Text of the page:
Aug 202021

This one’s easy, but it may reveal more about you than you think. Just finish the sentence:

“There’s a special part of rock and roll hell reserved for…”

It could be anything or anybody: pointy guitars from the 1980s, David Clayton-Thomas, Paul McCartney’s late-90s dye job, “Mighty Like a Rose,” anything. And don’t feel restricted to providing just one answer; the more the merrier.

I look forward to your responses.


Jul 292021

Last night, I dreamed that E. Pluribus Gergeley and I went to a record show together. For some reason, he drove, so I was relying on his wheels to get home after the event. At one point, EPG asked me whether I liked the song “I’m Looking Through You” by the Beatles. I replied, more to get his goat than anything else, that I considered it “a seven out of 10.” Upon hearing this, EPG flew into a rage and split, stranding me at the dream record show. Things got weirder when he sent a flunky over with a smoked ham, asking if I’d trade my copy of “Rubber Soul” for it. I refused, which angered him all the more, and the next thing I heard, EPG was slagging my name all over the show, telling all and sundry that I couldn’t be trusted because I didn’t even think the Beatles were as good as smoked ham. Then I woke up.

Anyway, my question is this: have you ever had a falling out with a friend, significant other, or person you otherwise respected because you learned they had an utterly indefensible position on a band, album, song, genre, what have you?

I look forward to your responses.. And EPG, I hope we’re still tight. I actually love that song — and I probably would trade you a decent copy of Rubber Soul for a high-quality smoked ham. Though country ham would be preferable.


Jul 282021

I’m not clever enough to properly embed the link you see above, so it just plays auto-magically. So click on the link, and spend a few moments remembering “the Dust.”

Also: it seems only fitting on this sad day that — yes, seriously — footage has finally emerged of the Top playing on their Worldwide Texas Tour. Enjoy.

Memory eternal.




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Jul 202021

I do like a good rock “woo.” You know what I mean by a “woo,” I hope. I mean those moments when somebody in the band just has to let out a cathartic, falsetto “woo” at a critical, “woo”-worthy juncture in a song.

Do you have any favorite rock “woo”s? I’ve posted an audio collage of a few of mine above. For extra credit, identify them. I look forward to your responses.


Jun 282021

It takes a big man to admit when he’s wrong — but it takes a much, much smaller man to take nearly 40 years to ‘fess up to his mistakes. And that’s just the kind of man I am. So here I am, stripped naked of shame and regret, chained to the Orockle doors, megaphone in hand, ready to scream into the howling wind: I WAS WRONG ABOUT ALEX CHILTON’S 1980s OUTPUT!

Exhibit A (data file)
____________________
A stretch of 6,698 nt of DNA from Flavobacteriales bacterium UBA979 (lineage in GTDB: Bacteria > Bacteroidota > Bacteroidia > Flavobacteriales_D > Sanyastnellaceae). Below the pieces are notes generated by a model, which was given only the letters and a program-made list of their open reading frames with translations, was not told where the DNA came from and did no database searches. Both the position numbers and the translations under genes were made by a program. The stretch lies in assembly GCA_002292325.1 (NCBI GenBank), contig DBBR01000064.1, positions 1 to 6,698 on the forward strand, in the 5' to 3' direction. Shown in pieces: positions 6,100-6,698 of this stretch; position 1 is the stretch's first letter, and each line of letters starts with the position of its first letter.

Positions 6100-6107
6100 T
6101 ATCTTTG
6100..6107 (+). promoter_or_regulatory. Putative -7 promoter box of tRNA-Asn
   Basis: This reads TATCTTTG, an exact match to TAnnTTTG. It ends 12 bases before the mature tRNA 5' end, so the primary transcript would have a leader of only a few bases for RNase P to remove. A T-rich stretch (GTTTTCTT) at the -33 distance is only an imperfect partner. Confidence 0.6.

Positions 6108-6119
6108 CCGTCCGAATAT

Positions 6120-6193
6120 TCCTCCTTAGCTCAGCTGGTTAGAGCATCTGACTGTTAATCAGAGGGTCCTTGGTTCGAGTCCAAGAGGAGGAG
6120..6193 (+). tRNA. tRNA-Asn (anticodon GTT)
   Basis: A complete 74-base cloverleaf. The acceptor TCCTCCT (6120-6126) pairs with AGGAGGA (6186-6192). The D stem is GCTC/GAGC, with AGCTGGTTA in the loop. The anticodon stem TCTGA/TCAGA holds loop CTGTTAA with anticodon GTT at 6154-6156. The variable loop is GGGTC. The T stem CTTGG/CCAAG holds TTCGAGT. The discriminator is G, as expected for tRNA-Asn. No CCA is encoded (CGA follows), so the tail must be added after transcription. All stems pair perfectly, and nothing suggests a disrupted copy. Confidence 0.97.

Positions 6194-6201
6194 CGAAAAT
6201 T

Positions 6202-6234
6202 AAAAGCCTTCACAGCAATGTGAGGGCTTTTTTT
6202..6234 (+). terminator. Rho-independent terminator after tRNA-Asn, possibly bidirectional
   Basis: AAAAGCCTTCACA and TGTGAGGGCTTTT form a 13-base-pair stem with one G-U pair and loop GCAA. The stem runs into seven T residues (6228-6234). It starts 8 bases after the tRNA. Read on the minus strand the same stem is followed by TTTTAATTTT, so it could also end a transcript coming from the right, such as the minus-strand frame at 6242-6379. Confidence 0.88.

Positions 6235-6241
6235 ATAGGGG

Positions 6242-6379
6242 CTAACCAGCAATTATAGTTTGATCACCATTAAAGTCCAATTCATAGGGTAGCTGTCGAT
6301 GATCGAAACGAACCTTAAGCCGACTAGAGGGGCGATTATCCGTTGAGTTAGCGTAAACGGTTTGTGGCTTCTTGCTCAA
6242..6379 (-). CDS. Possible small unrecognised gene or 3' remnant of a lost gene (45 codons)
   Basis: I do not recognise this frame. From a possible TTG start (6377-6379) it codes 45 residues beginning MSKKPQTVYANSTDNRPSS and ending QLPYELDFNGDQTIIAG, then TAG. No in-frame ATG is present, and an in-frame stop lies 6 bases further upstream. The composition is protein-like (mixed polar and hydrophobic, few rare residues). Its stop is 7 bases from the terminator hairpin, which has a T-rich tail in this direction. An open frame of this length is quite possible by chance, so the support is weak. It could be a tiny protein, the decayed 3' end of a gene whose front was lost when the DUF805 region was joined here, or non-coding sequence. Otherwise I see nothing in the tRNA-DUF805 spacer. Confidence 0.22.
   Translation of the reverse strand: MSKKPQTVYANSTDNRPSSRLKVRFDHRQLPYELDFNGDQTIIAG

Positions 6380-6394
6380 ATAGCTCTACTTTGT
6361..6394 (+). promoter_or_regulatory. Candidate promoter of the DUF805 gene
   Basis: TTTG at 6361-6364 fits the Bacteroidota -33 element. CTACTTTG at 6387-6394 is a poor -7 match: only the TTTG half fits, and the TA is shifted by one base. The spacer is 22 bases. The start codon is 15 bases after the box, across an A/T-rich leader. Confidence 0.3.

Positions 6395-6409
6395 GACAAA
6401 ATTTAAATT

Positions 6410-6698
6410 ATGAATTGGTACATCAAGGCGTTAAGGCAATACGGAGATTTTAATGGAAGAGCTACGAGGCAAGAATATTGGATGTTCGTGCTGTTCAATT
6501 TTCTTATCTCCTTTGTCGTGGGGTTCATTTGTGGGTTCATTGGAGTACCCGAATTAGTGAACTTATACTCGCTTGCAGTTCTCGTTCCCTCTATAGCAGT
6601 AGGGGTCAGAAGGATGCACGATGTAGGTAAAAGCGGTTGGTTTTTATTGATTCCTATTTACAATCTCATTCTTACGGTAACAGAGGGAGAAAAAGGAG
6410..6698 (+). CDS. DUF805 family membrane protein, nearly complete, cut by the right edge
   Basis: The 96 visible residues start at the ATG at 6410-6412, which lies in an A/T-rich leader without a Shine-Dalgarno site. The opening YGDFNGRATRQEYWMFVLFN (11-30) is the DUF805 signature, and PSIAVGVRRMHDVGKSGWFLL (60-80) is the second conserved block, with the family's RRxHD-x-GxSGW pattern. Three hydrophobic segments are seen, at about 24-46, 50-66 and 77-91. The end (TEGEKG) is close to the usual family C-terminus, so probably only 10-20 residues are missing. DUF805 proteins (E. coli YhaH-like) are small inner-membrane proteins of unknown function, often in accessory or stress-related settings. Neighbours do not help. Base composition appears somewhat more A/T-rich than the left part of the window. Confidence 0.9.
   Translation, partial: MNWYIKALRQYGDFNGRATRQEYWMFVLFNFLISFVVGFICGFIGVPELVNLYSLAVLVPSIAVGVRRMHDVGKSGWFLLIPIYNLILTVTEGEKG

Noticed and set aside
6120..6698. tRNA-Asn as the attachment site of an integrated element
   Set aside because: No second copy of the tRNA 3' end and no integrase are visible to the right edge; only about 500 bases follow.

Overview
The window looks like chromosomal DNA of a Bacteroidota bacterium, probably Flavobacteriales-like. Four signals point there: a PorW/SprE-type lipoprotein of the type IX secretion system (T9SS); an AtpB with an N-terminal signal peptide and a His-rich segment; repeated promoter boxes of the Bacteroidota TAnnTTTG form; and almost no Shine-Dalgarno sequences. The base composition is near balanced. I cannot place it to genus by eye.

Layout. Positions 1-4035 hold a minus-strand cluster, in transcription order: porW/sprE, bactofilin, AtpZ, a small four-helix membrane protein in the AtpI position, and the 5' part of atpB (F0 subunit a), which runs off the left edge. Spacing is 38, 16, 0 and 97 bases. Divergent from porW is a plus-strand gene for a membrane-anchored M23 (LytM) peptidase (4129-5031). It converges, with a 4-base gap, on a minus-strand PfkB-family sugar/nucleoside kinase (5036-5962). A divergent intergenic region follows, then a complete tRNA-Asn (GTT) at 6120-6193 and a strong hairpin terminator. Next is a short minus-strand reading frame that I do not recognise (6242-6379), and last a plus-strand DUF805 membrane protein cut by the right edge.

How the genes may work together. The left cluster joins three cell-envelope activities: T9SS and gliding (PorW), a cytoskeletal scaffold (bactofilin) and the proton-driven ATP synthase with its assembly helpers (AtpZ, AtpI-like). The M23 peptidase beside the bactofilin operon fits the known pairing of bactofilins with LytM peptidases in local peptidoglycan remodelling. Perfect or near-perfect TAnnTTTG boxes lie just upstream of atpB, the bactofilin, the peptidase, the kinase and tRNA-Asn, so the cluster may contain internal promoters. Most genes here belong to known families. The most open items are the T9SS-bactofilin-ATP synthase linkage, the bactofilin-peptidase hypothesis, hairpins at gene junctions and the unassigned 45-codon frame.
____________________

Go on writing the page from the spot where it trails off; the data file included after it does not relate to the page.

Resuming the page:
Like everybody else who came into rock maturity in the 1980s (other than E. Pluribus Gergeley), I fell deeply in love with Big Star upon hearing them as a pimply-faced college puke. Big Star had everything I needed as a budding music nerd, in overwhelming abundance: Impeccable song craft! Soaring harmonies! Clanging guitars! Doomed-to-fail braininess! I-know-more-than-you-do exclusivity!

I rhapsodized over the pop perfection of their first two albums, and made excuses for the shambolic weirdness of the third. I agonized over the band’s collapse, and cursed the world for not appreciating their greatness, even as I enjoyed being one of the select few who actually owned a copy of “Radio City” on the original Ardent label. I decided Alex Chilton was a genius.

Of course, I wasn’t the only music nerd in the 1980s to discover Chilton and Big Star, so a few indie labels decided it would make good business sense to green-light various Chilton “comeback” projects, which were targeted fairly specifically at people like me. And here is where I started to go very, very wrong — because, like almost everybody else at the time, I thought these albums and EPs sucked.

The critical take on Chilton’s first “comeback” album, “High Priest,” was basically:  “huh?” Everybody, including (probably especially) me, just could not understand why the man we perceived as the creative genius behind the dense, powerful, proto-power pop of Big Star would debase himself with such a lazy throwaway album of obscure ’60s AM/soul radio material. The arrangements were sloppy — not insane, or non-existent, as on “Like Flies On Sherbert,” but stripped down, basic, elemental… yeah, “lazy.” Basically, if Alex had wanted to piss off all the people looking for a return to Big Star’s style and substance, he couldn’t have done a better job.

But — even as some critics twisted themselves into pretzels trying to convince us this was all part of a Chilton master plan to fool the world by deliberately making music that was beneath him — the truth is that this album, and most of the other stuff he released as an indie elder statesman, was great. Not Great with a capital “G,” but impeccably curated, played with honesty, clarity, and nuance, and generally pleasing to the earbulbs. I’ve grown into a place where I absolutely adore these records, and I listen to them far more often than the Big Star material (which I still marvel at, but find to be very much “of an era.”)

I should point out that I also love the original artists’ versions of the covers within this catalog. But Chilton’s soulful interpretations are unique, and meaningful. Like a bop jazz trio doing a set of Broadway show tunes, they’re measurably different from the originals, but respectful of the source material.

All this to say: go check out “High Priest,” or “Set,” and listen with an open mind. I think you’ll like what you hear.



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